The studio fixed me up with a patch of jungle and had me pose unshaven in my Empire shorts. The cameraman caught me crouching, my front knee sprung—the quarry was just ahead, I was holding my breath. At the last moment he made me grasp a stage rifle. In the proof I sent Amy, I appeared vigilant, murderous and decisive.
The Field mounted Wiz in a spectacular fashion, striding up a tilted piece of grey bark, looking back over its shoulder, its huge eyes liquid with nostalgia for the privacy I’d stripped from it forever. Over two thousand people showed up the day the exhibition opened.
Modesty would have served me well at that point. But I was young and bold with conceit. Had not the beetle been named after me?
Once I’d started on this line of thought, nothing could hold me back. I’d out-Darwin Darwin, go for the record—get fifty-eight doigii to my name and so beat the hero by one. I’d find a hidden-away island. All the firsts I needed would be there. I didn’t know how this would happen, but having no concept of failure, I didn’t worry. Somehow or other I’d get to fifty-eight species bearing the name of Charlie Doig. Medals would be struck for me. Mount Doig would make its appearance on maps. Or a glacier. Or a new island. Thank you, I’d say in my acceptance speech, thank you, messieurs, I always had these good feelings about myself. Success was inevitable.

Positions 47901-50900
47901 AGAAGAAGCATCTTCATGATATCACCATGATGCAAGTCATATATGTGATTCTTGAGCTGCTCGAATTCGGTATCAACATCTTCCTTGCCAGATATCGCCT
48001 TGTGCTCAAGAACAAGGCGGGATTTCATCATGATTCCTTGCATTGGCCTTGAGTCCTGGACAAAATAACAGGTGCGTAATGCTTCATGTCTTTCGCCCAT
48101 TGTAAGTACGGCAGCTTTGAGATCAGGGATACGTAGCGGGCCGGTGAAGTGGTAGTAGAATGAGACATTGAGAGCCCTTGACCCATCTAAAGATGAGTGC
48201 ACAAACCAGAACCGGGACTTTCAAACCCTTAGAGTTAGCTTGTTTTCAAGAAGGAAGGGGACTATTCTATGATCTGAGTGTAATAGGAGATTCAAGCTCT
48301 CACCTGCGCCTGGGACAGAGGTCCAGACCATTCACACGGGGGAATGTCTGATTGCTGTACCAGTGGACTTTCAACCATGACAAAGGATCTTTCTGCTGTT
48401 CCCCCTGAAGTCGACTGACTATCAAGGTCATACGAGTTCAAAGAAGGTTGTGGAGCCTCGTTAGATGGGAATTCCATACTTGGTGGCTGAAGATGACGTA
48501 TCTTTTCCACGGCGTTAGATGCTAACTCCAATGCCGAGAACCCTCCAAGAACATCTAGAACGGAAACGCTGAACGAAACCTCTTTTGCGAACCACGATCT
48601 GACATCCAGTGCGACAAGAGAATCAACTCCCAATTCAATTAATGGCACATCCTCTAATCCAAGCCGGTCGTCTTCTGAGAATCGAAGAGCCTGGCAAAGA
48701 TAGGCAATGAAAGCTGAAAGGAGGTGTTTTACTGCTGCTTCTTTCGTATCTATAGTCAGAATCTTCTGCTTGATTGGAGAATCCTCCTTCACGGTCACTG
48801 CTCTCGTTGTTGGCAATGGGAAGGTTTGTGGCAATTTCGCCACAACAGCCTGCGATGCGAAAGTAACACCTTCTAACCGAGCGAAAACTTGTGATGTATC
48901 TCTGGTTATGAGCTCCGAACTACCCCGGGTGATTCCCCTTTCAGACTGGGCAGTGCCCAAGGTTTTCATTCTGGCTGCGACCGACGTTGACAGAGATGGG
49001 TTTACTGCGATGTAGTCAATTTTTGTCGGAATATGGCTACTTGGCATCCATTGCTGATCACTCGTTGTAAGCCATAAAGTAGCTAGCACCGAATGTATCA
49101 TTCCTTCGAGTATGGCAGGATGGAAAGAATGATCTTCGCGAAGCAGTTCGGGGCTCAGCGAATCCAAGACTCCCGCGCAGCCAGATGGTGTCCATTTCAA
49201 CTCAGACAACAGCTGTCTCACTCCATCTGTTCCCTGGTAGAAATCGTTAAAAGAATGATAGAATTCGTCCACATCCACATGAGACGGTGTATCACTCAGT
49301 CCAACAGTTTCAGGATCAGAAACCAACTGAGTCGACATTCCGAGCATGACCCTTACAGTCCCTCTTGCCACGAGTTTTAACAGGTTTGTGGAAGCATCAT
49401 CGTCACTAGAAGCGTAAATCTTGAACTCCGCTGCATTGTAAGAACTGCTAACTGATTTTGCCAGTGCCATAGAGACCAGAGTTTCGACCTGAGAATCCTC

But the world was not ready to submit to me. I should have taken the hint when it was offered, when Amy rejected the proof I’d sent her.
“I know what I said, but the fact is that it’s a beetle, not a tiger,” she wrote and had me do something tamer, with a butterfly net.
She was right, and in another sense too. I should have been content to be a name on a museum label, should have allowed the idea of smallness to find a home with me. All my troubles have stemmed from that, my troubles, my joys, my loves.
James Fleming was born in London in 1944, the fourth in a family of nine children. He read history at Oxford and has been variously an accountant, farmer, forester and bookseller. The author of two previous novels, The Temple of Optimism and Thomas Gage, he lives in Scotland. Visit him online at jamesfleming.co.uk.